Ayodhya dispute: ‘Large number of stakeholders biggest stumbling block in negotiated settlement’
The Uttar Pradesh Sunni Central Waqf Board is one of the key litigants from the Muslim sides that has been fighting the legal battle over the Ram Janmabhoomi-Babri Masjid land dispute in Ayodhya. In a candid interview with Hindustan Times, its chairman Zufar Ahmed Faruqui discusses how the presence of a large number of stakeholders derailed the negotiations with the Supreme Court-appointed three-member Ayodhya mediation panel. But, he says, a window for a negotiated settlement still remains open.
Yes, talks were initially moving in a positive direction, but then some of the parties could not overcome the last few remaining obstacles during the final round of negotiations. I would not like to name them.
As long as litigation is there that window remains open.
The presence of a large number of litigants and stakeholders, who were not there originally but latched on to the case later on.
It was a major stumbling block indeed. But let me tell you, more than ‘shariah’ a section of the Muslim clergy was more concerned and afraid of public-perception and the ensuing backlash from the community if they agreed to a compromise.
The Jamiat E Ulema Hind is the biggest Muslim organization in the country and it is the main and original litigant, along with the Sunni Waqf Board, since 1961, when the suit was filed. The AIMPLB is not a party in any of the appeal pending before the Supreme Court. It is the Jamiat E Ulema Hind, which has to take a call on everything regarding this case. I am not aware of any difference of opinion between Jamiat E Ulema Hind and AIMPLB. I cannot hold any one person or group responsible for the breakdown of talks. It must be shared by everyone who was a part of the negotiation.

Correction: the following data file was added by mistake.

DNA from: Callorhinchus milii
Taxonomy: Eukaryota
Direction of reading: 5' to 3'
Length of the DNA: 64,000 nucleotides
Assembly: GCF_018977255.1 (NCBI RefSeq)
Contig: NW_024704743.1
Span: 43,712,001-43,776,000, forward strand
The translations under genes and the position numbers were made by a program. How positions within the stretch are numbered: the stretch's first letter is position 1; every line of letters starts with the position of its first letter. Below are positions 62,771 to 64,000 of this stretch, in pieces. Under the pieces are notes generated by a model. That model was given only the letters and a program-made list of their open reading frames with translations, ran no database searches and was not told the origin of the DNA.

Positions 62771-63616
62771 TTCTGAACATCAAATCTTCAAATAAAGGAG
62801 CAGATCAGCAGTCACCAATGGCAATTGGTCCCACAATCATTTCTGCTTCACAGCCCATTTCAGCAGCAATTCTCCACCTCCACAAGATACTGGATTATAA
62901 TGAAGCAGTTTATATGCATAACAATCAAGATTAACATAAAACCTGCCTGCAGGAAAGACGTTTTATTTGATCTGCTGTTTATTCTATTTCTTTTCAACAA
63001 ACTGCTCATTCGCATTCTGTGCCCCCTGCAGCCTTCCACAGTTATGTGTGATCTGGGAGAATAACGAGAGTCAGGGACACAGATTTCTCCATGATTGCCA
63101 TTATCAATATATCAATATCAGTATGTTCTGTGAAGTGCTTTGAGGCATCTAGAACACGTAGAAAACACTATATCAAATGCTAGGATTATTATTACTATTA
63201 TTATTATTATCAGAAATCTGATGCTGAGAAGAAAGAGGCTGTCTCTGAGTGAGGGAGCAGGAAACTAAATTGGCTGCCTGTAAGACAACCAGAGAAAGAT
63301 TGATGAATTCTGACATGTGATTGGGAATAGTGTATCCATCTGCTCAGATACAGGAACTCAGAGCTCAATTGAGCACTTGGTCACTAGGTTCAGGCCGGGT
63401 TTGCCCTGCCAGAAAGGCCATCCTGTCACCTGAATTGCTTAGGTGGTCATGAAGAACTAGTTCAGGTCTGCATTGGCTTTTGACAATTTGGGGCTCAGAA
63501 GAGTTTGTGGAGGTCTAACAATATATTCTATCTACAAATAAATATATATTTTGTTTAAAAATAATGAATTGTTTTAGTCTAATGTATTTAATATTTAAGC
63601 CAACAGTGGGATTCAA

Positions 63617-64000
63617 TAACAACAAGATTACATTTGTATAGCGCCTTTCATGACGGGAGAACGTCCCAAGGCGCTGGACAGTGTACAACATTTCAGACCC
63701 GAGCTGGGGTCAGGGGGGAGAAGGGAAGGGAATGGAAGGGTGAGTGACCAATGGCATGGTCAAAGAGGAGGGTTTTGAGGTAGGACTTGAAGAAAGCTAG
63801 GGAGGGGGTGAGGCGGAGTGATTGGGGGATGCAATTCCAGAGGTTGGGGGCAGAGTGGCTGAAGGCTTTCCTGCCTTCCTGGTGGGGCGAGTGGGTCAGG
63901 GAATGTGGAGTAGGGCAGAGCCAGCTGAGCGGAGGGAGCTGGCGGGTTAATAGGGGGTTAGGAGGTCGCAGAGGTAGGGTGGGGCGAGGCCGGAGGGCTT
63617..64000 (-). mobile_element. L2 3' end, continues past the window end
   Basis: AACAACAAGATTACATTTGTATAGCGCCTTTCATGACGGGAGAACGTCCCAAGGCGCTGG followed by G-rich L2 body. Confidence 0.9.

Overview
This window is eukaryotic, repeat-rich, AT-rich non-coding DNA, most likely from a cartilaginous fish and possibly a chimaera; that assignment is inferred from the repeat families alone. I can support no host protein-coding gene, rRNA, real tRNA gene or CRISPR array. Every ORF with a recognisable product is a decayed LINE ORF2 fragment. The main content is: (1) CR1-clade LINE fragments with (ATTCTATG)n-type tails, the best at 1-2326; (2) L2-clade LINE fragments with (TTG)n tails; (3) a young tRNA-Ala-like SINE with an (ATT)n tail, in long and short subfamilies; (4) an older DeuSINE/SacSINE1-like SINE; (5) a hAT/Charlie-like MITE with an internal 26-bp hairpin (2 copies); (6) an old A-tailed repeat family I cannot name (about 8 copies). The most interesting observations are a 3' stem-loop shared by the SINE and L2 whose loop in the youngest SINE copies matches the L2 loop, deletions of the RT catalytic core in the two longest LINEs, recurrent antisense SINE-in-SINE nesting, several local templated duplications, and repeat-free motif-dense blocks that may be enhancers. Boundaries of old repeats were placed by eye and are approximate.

We showed flexibility, but I regret to say that the same was missing from the other side.
We have been told by the panel to not reveal the details.
Mediation is always between the parties. The matter was very important and sensitive, the Board decided that I should participate personally.
I was not part of any previous attempt as this was the first such exercise after the judgment by the High Court in 2010. Yes, it was different in the sense that although the parties could not come to an agreement to end the dispute, the mediation process has been of value. The parties have gained a better understanding of their needs and interests, and have come to understand the needs and concerns of the opposing parties. To a considerable degree, there is more realism about their case and the overall situation. The exhaustive discussions on options and possibilities for settlement have highlighted the areas around which any agreement is possible, and what needs to be given up, and what can be gained, for the settlement to fructify.